To know when you should eat, you should be aware of what your body is telling you. Take a second to reflect on whether or not you are actually hungry, or are you just bored, stressed, or trying to reward yourself. If it’s six o’clock and you usually eat at six, but you’re not hungry, don’t force yourself to eat. And if you are hungry when you don’t usually eat, have a small snack until you’re ready for a meal. While you actually eat your food, be mindful of it. Enjoy the look, smell, feel, taste of the food. This will allow you to enjoy it more, eat more slowly, and realize when you are full.

You can make an appointment with our Registered Dietitian by emailing sarah.formoza@oswego.edu to learn more about what and when to eat.  

Enjoy the Taste of Eating Right

Eating right has many benefits to your body and it can make you feel great too. This year’s theme for National Nutrition Month is a perfect time to talk about healthy foods that taste great too. You don’t have to lose flavor when you start eating healthier. I like to think about great tasting foods we can add to our diets and not focus on the foods we should eat less of. Greek yogurt mixed with fresh or frozen fruit is an enjoyable snack or dessert option. Avocado is full of healthy unsaturated fats and can replace mayonnaise in sandwiches. Marinating poultry and meats in an oil, vinegar, herb blend overnight helps tenderize and add flavor. Add nuts and seeds to vegetables, salads or grain dishes to increase healthy fat and flavor. Sweet potatoes are a great alternative to white potatoes and they contain 400% of your daily requirement for Vitamin A which supports eye health.  Hummus comes in many flavor varieties from garlic to roasted red pepper and contains fiber and protein to keep us feeling fuller longer. Try this flavorful hummus pizza recipe for some added nutrition with whole grains, low-fat dairy and vegetables. Look for it next year on the Dining Center’s menu!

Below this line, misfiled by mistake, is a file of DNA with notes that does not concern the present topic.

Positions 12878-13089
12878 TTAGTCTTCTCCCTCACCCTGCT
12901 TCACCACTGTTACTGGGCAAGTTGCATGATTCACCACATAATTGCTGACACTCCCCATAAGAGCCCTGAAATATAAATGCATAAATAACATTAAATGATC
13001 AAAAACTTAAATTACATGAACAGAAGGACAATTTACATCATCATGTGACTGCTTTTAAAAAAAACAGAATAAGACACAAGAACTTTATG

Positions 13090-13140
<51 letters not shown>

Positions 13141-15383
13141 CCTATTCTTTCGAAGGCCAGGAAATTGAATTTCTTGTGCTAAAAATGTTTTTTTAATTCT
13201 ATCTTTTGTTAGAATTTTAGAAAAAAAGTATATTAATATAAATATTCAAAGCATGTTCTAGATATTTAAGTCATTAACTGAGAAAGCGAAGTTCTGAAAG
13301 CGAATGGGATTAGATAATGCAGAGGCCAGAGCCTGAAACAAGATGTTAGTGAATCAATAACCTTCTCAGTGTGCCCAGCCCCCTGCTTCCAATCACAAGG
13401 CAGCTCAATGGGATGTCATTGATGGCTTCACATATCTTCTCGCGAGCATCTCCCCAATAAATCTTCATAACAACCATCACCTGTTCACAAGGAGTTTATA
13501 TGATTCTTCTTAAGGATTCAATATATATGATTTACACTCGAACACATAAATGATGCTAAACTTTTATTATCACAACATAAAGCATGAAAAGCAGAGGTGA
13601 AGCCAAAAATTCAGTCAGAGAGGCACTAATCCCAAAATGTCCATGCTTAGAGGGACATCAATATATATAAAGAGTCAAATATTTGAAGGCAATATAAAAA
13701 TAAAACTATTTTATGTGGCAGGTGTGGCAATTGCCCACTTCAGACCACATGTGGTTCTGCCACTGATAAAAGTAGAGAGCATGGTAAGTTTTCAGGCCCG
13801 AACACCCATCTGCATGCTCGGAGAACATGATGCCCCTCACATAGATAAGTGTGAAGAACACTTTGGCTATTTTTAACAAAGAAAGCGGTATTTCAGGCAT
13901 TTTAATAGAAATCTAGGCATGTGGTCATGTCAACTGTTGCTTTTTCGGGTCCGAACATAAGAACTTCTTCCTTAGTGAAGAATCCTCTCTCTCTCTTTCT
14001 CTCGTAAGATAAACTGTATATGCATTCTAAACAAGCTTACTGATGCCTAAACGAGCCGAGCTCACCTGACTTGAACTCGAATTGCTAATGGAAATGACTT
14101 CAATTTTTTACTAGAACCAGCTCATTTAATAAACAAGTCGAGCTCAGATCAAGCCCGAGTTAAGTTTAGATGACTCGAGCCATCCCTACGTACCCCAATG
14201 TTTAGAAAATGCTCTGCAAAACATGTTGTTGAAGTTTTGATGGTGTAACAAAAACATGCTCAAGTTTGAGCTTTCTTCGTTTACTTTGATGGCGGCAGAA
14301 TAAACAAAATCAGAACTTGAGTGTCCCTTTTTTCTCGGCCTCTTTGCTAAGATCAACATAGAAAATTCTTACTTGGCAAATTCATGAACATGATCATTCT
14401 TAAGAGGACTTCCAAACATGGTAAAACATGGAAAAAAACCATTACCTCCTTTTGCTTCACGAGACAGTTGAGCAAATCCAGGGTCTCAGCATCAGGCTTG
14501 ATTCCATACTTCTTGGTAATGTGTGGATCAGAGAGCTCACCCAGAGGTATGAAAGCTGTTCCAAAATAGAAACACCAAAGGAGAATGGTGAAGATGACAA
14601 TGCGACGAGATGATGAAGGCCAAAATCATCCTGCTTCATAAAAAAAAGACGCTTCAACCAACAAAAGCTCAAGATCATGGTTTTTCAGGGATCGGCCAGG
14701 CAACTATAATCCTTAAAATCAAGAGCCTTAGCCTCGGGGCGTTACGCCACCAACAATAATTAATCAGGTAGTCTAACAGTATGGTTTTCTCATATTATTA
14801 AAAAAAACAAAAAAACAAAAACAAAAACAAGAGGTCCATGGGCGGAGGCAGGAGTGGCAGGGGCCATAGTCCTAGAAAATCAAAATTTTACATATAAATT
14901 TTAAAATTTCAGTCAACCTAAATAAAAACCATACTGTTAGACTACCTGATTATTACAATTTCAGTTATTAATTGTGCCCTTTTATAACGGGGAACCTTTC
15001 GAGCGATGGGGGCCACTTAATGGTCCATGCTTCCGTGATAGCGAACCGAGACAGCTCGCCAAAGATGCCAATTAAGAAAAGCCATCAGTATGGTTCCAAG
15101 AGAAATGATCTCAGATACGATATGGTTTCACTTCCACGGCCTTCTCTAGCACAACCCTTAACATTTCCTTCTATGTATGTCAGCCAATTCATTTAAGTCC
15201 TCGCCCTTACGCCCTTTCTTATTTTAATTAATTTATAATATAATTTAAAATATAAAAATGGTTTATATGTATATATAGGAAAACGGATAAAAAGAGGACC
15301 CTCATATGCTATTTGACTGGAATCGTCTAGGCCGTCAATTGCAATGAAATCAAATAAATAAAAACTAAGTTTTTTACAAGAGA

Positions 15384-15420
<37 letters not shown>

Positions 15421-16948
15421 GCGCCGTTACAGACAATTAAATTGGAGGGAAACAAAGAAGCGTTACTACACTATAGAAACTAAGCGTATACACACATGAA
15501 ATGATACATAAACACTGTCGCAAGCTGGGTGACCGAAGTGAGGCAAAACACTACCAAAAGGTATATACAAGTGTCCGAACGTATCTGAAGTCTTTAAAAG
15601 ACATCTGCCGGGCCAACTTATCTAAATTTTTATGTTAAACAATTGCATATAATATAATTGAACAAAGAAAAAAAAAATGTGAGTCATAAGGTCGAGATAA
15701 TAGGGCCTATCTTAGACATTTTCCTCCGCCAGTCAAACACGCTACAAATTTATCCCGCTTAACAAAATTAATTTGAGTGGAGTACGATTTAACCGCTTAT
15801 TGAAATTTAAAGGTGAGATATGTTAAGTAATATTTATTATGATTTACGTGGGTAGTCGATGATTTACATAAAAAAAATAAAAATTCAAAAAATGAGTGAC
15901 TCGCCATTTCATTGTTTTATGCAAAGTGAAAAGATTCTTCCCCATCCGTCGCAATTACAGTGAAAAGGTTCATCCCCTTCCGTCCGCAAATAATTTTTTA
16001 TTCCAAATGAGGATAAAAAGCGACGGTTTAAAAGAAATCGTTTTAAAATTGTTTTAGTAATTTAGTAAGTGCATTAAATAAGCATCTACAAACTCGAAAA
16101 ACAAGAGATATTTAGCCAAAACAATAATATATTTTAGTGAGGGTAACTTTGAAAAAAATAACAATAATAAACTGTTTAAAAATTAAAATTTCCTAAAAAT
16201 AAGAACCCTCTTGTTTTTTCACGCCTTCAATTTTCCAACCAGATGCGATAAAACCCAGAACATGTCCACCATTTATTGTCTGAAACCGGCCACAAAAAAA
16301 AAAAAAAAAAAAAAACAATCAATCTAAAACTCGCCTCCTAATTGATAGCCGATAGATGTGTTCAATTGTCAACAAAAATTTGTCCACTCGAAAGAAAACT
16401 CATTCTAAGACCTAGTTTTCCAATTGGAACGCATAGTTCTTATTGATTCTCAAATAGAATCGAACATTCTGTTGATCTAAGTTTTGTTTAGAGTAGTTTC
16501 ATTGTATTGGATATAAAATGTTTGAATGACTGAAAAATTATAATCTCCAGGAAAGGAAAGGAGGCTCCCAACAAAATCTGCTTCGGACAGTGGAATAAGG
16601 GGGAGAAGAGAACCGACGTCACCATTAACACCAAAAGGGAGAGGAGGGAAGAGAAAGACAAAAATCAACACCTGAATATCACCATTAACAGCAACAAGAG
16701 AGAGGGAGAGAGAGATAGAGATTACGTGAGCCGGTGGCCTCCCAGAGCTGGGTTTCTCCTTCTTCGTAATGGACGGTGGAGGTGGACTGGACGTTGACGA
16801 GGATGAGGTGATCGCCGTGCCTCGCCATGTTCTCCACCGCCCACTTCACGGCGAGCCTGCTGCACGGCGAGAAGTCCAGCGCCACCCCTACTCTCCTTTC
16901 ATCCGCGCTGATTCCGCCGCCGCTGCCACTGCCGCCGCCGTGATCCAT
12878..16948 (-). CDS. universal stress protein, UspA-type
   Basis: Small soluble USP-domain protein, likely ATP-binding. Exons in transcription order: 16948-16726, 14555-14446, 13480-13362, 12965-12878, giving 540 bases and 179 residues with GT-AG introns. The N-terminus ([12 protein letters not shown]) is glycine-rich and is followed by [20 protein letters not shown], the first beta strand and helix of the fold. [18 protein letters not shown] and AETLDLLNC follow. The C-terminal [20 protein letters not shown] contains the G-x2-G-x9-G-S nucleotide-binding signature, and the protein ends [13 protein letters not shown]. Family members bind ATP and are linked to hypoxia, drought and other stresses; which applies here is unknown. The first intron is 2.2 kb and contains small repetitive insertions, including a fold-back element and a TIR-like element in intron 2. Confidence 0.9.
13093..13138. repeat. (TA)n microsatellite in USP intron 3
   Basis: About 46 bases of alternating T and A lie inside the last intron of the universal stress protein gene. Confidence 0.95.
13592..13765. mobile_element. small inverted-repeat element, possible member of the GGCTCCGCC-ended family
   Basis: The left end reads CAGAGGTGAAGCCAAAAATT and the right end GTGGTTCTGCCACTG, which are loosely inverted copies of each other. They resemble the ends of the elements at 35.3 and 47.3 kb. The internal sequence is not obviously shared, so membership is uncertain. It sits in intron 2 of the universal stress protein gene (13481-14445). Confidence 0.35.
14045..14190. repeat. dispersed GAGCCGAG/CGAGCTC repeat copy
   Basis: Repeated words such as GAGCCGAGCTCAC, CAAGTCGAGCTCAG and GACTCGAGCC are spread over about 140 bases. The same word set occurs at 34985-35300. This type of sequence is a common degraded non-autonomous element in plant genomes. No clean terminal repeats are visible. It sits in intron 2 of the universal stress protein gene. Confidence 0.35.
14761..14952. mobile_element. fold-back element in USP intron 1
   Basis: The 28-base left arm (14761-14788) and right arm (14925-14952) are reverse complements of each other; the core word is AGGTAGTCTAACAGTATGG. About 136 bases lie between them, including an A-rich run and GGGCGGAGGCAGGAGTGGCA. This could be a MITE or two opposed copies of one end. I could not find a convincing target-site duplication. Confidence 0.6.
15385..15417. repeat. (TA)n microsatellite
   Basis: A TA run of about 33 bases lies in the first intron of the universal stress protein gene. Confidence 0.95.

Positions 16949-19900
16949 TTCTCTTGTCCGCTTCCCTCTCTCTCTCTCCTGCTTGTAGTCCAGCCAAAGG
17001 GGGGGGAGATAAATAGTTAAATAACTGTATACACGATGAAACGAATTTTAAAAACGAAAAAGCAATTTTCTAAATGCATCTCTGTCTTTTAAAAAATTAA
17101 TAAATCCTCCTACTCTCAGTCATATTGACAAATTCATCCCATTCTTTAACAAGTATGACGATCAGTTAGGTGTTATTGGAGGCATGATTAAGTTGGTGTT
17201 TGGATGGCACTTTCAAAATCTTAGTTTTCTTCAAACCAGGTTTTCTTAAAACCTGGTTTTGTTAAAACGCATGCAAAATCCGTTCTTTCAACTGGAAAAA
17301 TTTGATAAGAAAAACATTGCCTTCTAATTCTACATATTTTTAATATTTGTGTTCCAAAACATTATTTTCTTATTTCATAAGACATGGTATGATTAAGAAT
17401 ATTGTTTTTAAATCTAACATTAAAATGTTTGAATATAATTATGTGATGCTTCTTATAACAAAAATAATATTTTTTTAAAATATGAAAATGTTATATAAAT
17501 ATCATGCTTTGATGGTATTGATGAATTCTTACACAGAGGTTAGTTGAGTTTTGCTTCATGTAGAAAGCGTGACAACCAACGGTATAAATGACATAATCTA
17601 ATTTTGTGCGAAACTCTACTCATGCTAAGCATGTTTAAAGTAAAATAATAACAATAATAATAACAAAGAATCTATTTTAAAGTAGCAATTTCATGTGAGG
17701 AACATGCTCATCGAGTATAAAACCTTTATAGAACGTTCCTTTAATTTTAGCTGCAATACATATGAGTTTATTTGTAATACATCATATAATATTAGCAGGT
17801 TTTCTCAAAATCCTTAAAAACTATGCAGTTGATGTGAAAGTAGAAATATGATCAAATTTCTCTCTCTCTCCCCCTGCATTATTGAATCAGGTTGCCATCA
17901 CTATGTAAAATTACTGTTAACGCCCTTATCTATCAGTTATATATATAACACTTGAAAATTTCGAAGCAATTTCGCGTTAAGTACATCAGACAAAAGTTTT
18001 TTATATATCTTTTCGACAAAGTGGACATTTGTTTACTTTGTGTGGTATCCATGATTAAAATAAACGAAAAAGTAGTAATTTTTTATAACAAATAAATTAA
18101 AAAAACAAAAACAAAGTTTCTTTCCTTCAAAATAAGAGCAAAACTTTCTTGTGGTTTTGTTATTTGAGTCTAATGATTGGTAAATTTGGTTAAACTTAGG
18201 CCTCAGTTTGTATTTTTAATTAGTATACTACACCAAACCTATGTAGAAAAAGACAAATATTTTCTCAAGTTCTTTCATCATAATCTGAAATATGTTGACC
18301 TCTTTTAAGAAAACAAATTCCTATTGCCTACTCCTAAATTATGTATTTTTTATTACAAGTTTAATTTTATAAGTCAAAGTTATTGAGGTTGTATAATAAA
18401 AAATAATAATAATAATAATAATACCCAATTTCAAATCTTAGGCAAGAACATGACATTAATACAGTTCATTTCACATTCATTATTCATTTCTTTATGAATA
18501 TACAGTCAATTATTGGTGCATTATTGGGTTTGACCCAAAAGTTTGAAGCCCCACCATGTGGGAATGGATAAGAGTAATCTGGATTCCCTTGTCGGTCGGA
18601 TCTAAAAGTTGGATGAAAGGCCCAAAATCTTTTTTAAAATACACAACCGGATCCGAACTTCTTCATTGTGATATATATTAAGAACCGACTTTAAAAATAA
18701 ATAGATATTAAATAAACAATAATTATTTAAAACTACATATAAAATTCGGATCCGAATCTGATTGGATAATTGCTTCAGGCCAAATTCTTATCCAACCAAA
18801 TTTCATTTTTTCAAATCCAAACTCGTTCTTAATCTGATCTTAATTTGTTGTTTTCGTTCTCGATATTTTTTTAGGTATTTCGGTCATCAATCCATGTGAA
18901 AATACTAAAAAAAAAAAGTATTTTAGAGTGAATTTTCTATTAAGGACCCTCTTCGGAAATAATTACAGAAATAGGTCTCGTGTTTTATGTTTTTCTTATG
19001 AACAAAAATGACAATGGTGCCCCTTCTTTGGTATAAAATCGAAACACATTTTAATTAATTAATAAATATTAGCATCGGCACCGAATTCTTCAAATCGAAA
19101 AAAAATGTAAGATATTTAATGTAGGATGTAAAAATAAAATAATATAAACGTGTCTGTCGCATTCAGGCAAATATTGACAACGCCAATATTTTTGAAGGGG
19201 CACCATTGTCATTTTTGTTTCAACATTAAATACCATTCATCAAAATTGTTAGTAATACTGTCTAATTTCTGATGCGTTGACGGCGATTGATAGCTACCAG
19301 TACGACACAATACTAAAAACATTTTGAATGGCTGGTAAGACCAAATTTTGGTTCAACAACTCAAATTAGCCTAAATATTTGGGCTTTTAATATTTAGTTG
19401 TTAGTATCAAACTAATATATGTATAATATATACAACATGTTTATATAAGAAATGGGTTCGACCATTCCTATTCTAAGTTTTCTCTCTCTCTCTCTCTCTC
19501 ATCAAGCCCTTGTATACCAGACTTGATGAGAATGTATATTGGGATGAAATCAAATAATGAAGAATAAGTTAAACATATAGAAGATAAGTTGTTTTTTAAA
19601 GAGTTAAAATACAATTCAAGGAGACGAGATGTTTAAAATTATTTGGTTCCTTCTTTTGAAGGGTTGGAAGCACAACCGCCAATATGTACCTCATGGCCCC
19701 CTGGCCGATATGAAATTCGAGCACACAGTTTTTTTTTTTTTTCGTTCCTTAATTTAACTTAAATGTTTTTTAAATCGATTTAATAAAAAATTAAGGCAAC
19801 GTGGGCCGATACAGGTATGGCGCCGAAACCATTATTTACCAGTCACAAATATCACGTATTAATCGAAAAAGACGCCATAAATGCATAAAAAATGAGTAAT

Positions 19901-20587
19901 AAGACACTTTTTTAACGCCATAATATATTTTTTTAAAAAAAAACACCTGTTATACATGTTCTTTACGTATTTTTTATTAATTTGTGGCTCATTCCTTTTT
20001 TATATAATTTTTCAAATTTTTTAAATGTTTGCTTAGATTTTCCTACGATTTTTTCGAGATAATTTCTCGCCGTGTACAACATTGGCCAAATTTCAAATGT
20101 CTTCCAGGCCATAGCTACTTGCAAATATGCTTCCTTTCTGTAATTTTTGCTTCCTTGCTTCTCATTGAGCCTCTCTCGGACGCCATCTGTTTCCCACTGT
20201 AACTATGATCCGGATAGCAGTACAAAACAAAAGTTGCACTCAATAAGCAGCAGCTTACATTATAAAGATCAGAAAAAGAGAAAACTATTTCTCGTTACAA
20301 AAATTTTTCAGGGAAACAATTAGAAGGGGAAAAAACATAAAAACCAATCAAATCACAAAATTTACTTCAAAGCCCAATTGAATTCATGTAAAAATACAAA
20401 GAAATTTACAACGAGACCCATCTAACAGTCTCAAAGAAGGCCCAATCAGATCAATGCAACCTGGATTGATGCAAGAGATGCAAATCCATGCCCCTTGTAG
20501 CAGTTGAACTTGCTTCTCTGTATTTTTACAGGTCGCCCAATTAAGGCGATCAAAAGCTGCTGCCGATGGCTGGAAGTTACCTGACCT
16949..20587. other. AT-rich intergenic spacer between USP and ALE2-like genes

Hummus Pizza

1 Whole grain flatbread

1 cup Roasted red pepper hummus

1 cup Part-skim shredded mozzarella cheese

1 cup Mixed chopped veggies- tomatoes, green peppers, red onions, black olives

1 tbsp. Fresh chopped basil

Spread hummus evenly over flatbread. Top with cheese, mixed veggies & basil. Place pizza in pre-heated 350 degree oven for 10-12 minutes, until cheese melts. Pizza can be served hot or cold.

Hummus Pizza

Hummus Pizza

Healthy Fats

This is a guest post by Nutrition Intern, Natalie Sumski.